We want to introduce you to the “Teens in the Driver Seat” program, implemented in Texas following the graduated drivers license (GDL) law passed in 2002. In a recent study the number of fatal crashes per 10,000 teen drivers fell by 33%, compared with federal data from 36 other states that have the GDL law over a period of 5 years.
The fact that the reduction in fatal crashes in Texas is unique is that the state has two obstacles to overcome when it comes to the law and teenage drivers: (1) they are not required to pass an on-road driving test, and (2) parent-taught drivers education is allowed. Other methods of driver education are preferable than young drivers being taught only by their parents.
“Teens in the Drivers Seat” is a public-awareness program based at Texas A&M University.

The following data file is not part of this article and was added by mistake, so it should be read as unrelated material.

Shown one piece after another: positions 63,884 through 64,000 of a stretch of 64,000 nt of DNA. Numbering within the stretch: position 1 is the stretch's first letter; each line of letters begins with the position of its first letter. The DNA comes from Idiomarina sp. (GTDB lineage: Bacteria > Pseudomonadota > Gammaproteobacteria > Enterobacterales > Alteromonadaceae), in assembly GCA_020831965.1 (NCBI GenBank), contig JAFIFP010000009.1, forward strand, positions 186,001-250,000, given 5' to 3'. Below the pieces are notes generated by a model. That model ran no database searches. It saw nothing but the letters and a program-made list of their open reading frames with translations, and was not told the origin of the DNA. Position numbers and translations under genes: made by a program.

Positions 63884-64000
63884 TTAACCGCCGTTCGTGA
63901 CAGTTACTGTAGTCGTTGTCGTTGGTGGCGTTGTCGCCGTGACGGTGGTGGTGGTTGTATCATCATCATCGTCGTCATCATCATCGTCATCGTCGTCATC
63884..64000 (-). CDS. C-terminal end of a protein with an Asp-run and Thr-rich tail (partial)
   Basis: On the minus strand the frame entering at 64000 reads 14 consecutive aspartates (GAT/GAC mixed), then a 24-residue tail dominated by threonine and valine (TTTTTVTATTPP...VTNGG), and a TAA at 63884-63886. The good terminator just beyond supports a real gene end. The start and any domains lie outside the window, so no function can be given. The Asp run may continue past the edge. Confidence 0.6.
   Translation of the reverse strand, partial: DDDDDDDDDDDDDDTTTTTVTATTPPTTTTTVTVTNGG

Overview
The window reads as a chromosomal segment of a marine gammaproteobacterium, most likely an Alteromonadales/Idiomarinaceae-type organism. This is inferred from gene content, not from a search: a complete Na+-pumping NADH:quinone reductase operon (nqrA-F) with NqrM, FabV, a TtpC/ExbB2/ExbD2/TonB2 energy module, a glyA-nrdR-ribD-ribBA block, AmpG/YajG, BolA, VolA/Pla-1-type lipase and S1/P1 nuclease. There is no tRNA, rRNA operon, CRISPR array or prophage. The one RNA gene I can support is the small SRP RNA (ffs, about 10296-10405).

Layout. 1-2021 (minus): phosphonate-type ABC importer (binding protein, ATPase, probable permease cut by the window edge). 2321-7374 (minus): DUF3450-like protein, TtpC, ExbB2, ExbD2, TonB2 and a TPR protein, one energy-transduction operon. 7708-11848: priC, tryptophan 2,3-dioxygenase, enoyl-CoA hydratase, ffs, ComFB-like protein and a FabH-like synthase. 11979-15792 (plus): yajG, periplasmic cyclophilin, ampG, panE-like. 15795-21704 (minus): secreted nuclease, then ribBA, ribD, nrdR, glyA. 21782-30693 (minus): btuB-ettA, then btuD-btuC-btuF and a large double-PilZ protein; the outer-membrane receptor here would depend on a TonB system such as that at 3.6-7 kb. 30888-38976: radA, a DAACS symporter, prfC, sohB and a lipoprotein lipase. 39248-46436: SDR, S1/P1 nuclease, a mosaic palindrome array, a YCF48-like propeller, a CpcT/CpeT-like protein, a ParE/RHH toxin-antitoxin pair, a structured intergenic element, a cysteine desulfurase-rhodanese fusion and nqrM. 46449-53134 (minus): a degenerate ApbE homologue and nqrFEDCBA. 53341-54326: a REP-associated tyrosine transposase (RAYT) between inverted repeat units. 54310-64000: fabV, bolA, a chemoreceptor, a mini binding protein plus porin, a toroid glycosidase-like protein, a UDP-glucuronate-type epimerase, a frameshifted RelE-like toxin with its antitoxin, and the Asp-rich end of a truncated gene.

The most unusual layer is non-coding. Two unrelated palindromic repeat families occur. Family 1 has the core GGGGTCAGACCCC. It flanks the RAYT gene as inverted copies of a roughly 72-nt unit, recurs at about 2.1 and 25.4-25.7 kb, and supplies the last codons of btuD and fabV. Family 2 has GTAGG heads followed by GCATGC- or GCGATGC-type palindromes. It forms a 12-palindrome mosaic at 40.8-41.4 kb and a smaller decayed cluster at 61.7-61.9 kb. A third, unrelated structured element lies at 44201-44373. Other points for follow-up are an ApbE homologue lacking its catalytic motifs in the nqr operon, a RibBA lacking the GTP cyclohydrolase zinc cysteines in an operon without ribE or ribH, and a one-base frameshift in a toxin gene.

So far, this campaign has been in 300 schools and reached more than 250,000 students statewide. Everyone knows that teenagers listen to their peers far more than adults. In TDS, students develop the messages and are the messengers. An example: in one school, an obstacle course was set up in the hallway, and students sent text messages while rolling through the course in a chair, demonstrating how texting while driving causes distractions. Many teen drivers admit that they talk on their cell phones while driving and one in four confess that they text while driving.
Students who have participated in TDS state that things they have learned are:
- Not to have too many people in the car while they are driving.
- Speed kills.
- Distractions can be very dangerous.
- Buckle up that seat belt!
If your state doesn’t have a similar program, check out Teens in the Drivers Seat on the Internet. It has some very informative stories and ideas. State Farm Insurance is a partial sponsor of the program.
Teaching our new drivers that driving is a full-time job and to pay attention 100% of the time they are behind the wheel, may be a life-saving lesson.
Ft Worth Star Telegram